Welcome to the blog of the course and textbook Facing up to global warming: What is going on and what you can do about it. This course is run by Professor Nick Gray of the Trinity Centre for the Environment at Trinity College Dublin.

Friday, May 10, 2013

Reduce your carbon Paw print: Tips for greening up your pet

I can be green too!

In 2009, a couple from New Zealand, Robert and Brenda Vale, wrote a book called ‘Time to Eat the Dog?’ in which they discussed the devastating effect that being careless with how you care for you pet can have on the environment.  According to the book, the carbon paw print of a pet dog is double that of your standard SUV, making man's best friend the environment's worst enemy. Other pets targeted were hamsters, which were compared to a plasma television, and goldfish, which actually burn energy equivalent to two cell phones. With a few small changes to how you care for your animals, you can help reduce your carbon footprint by reducing their carbon paw print.

1: Adopt Pets
There are plenty of lovely pets just waiting in animal shelters to find new homes. As well as doing good, by adopting you are also reducing the demand for pets from mills, which have large carbon footprints due to their use of low-grade food (the production of which has high carbon emissions).
2: Recycle and Reuse
Lend a helping hand. Instead of binning your old toys, beds and accessories when your pet grows out of them (or just tired of them), drop them up to your local pet shelter. Not only is this better for the environment but you will also be helping out very worthy charities. You could also swap old pet accessories among your neighbours or friends who are also pet owners.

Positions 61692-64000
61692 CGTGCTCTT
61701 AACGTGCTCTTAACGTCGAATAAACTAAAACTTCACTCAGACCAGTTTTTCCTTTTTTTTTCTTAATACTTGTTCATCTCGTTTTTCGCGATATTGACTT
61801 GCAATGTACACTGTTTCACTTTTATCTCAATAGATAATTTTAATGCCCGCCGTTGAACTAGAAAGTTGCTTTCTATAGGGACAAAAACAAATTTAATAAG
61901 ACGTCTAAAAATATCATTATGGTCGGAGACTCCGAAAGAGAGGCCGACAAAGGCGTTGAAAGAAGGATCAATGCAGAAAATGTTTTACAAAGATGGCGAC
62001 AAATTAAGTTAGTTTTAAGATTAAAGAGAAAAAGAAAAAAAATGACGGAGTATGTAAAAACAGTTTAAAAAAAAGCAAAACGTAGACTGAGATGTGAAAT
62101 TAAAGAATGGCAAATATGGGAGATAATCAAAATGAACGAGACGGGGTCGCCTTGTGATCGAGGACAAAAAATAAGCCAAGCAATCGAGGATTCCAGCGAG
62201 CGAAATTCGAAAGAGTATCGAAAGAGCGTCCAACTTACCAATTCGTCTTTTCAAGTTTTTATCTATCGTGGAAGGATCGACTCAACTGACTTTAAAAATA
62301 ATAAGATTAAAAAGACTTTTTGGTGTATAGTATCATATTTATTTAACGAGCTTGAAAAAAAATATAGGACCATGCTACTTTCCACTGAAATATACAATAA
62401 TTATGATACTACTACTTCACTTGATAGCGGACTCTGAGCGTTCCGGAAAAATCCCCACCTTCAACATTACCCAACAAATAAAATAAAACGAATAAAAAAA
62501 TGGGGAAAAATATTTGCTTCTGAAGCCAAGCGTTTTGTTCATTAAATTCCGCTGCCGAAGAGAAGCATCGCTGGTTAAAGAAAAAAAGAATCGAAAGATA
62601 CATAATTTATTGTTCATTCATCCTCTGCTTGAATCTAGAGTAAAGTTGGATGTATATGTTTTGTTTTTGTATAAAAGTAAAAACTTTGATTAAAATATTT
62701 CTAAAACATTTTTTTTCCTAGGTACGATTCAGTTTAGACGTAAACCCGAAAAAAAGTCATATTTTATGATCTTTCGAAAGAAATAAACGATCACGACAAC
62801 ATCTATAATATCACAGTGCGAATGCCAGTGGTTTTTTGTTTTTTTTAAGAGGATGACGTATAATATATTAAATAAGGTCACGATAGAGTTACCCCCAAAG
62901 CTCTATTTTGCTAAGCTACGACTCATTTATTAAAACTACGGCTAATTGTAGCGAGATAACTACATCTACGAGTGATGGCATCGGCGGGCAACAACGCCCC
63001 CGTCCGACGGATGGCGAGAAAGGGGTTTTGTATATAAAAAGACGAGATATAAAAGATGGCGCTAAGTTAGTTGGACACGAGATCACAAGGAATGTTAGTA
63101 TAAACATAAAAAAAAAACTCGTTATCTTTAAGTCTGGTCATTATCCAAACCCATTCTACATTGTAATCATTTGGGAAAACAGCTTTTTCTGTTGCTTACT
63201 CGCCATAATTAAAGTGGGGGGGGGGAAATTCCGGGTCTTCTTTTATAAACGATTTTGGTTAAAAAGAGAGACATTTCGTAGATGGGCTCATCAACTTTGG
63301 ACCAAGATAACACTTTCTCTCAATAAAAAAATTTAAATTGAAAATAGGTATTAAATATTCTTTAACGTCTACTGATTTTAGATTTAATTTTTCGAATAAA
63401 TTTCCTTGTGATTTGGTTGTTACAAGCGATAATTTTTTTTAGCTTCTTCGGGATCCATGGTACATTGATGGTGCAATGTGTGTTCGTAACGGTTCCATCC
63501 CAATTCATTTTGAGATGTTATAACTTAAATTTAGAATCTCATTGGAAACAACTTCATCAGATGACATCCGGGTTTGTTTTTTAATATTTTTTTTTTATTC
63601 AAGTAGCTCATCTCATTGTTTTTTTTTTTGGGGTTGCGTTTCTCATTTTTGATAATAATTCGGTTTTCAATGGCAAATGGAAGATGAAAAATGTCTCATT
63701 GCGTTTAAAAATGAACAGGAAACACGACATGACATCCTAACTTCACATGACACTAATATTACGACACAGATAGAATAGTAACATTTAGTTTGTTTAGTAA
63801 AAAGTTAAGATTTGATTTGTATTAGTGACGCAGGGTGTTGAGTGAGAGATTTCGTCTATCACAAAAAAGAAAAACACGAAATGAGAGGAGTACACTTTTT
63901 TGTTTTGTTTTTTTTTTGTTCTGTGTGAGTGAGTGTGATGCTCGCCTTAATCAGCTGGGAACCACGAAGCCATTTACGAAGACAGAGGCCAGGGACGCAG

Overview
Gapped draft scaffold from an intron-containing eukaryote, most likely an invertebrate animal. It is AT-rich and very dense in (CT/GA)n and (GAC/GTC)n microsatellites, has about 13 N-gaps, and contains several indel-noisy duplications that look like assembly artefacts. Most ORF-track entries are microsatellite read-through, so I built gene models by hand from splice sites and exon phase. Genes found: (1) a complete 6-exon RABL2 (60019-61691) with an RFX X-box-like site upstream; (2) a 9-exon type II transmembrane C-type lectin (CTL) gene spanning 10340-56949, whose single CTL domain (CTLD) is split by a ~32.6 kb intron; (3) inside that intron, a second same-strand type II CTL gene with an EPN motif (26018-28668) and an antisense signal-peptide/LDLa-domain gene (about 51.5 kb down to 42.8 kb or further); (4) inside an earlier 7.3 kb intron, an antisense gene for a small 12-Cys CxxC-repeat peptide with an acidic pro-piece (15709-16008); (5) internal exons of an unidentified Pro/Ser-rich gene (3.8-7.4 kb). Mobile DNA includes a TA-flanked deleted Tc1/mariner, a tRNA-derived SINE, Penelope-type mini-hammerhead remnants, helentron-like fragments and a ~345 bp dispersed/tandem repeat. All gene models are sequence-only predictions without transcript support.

3: Pick up Waste
Instead of using plastic bags to pick up your dog waste, opt for biodegradable bags that break down in about a month – a lot better than the 1500 years it takes plastic to degrade. If you have cats, think about switching to an organic, plant-based litter.
4: Walk to Walks
Why drive your dog around to bring them for a walk? Look for parks and open spaces nearer to your house to reduce emissions. If you need to drive, try to carpool with other dog owners.
5: Buy them Green Goods
These days, eco-friendly pet accessories are everywhere. When buying your pets toys, look for toys made from recycled materials or sustainable fibres such as hemp. You can also buy hemp collars and leads, which are much better than the more common plastic or leather. You can also get beds made from organic materials or recycled PET bottles. Failing this, use old towels or cushions to make your own eco-friendly pet bed.
6: Be Careful about Food
When buying pet food, opt for higher-quality foods, which have used sustainable methods and are conscious of their carbon footprint when producing it. Take the time to read the labels on all pet food packaging, and look for foods that do not contain synthetic ingredients or chemically altered natural ingredients. Buy chicken and rabbit flavours over beef, which will also lower your pet’s carbon paw print. As well as this, try your hand at using up scraps of old food and vegetables to make your own dog treats. You’ll save money and also reduce your waste by using up odds and ends and not having excess packaging from store-bought goods. When you are buying pet food, buy in bulk to reduce the packaging.
Ailbhe Smith

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